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A 33-year-old woman and a 32-year-old man - both pulled from the second-floor apartment where the blaze started - died. The man was identified as Tony Wang. The woman's name was not immediately released.
Authorities say Wang's apartment was right above the apartment where the fire appeared to start.
At least one other person was listed in extremely critical condition.
Emergency responders were met with a deluge of victims as they arrived at the scene.
Twenty residents and eight firefighters were hurt. Four of the residents were being treated for critical injuries.
One, a 57-year-old woman, apparently jumped from the building. She was rushed to Bellevue Hospital in unknown condition.
Other residents with less serious injuries stood on the fire escapes to get away from the flames.
The injured were taken to several hospitals, including Bellevue and New York University Downtown Hospital.
Assemly Speaker Sheldon Silver, who is from this district, released the following statement:
"The tragic fire this morning at 22 James Street has claimed the life of at least one person and injured several residents and firefighters and is devastating to me and my community. Although the blaze has badly damaged the building, I was relieved to know that firefighters and emergency services workers were able to evacuate so many residents from the building and nearby structures. Their task has certainly been complicated by the freezing weather. I salute the Red Cross workers who are near the scene to assist families in need of shelter. We have staff on hand to give assistance to those who have been displaced. At this time my thoughts are with the families of the deceased and injured residents, those displaced by this awful fire and the first responders who are so ably dealing with it."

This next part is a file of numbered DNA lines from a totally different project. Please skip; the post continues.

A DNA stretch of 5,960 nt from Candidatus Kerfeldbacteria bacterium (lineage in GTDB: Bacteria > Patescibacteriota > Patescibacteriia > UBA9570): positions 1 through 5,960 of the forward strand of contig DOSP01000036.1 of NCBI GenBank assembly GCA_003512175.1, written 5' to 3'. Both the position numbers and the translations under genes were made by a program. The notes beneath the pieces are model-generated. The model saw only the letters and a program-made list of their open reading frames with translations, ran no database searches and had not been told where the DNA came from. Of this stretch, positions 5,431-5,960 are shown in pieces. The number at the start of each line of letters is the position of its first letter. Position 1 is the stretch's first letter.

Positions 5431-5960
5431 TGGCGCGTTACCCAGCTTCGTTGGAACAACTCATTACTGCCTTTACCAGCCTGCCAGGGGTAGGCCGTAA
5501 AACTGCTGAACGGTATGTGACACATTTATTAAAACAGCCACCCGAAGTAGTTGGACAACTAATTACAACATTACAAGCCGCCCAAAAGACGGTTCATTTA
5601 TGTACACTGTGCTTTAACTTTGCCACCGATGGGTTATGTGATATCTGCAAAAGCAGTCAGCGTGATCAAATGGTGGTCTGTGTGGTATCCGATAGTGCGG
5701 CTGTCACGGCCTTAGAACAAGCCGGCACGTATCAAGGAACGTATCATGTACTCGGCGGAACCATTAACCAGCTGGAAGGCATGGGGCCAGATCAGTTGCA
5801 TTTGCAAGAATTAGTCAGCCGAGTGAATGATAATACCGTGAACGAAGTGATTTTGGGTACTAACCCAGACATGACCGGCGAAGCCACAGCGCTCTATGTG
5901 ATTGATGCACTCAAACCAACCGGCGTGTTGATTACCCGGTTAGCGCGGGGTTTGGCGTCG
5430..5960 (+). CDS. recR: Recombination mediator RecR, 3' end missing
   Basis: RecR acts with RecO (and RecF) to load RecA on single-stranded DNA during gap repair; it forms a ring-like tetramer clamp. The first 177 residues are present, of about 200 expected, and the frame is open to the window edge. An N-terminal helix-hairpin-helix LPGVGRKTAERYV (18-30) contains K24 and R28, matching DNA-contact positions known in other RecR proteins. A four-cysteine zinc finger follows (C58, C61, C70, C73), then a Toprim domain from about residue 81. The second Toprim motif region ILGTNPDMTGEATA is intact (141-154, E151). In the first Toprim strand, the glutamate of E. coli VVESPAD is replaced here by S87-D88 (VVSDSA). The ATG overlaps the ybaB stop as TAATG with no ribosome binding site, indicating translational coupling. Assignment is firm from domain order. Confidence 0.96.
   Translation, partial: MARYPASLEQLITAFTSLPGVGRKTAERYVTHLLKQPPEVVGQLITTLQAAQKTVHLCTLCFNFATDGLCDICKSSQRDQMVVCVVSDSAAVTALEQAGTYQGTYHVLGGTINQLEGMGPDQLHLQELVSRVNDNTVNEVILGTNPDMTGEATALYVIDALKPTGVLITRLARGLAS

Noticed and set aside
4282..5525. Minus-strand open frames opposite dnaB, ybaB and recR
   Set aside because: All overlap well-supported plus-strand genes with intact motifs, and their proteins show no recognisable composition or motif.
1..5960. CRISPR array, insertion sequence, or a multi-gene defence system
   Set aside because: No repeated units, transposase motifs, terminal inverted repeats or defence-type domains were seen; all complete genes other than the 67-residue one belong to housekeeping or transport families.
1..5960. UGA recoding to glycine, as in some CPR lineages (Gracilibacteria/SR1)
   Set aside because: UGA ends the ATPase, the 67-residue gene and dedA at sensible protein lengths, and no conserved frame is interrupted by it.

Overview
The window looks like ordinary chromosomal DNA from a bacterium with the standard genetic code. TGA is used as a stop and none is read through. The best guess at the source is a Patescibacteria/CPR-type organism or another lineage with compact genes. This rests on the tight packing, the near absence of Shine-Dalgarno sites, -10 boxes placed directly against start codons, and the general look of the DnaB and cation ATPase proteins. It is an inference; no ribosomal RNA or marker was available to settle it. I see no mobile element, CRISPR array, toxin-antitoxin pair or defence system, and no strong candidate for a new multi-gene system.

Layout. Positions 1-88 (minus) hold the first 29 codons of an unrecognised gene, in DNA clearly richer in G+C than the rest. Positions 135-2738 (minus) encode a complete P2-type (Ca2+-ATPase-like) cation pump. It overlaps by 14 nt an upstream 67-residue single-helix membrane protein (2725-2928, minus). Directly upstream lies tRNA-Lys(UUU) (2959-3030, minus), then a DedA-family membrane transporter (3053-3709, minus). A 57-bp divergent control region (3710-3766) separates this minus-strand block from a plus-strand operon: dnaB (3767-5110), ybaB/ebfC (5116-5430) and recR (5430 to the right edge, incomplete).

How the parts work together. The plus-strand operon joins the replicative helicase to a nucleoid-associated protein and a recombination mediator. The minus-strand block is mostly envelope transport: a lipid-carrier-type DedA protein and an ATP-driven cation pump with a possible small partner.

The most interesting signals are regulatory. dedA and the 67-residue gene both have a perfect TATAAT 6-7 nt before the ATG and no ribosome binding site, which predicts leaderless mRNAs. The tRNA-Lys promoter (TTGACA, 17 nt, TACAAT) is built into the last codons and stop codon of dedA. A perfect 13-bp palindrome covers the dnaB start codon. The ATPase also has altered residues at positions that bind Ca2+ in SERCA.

Meanwhile, 60 families, estimated at more than 200 people, were evacuated.
"People were yelling and screaming from the fire escape. They were crying for help," Mary Liu, 29, told the New York Daily News. "One lady jumped out of the building. It was chaos."
Fire officials said three people jumped from windows, but all of them survived.
The fire, which started on the second floor, was difficult to control because the building was so old, like so many in the historic lower Manhattan neighborhood, McNally said.
Last month, a Buildings Department inspection found "defective/exposed" electrical wiring in ceiling fixtures throughout the building and violations were served, according to city records.
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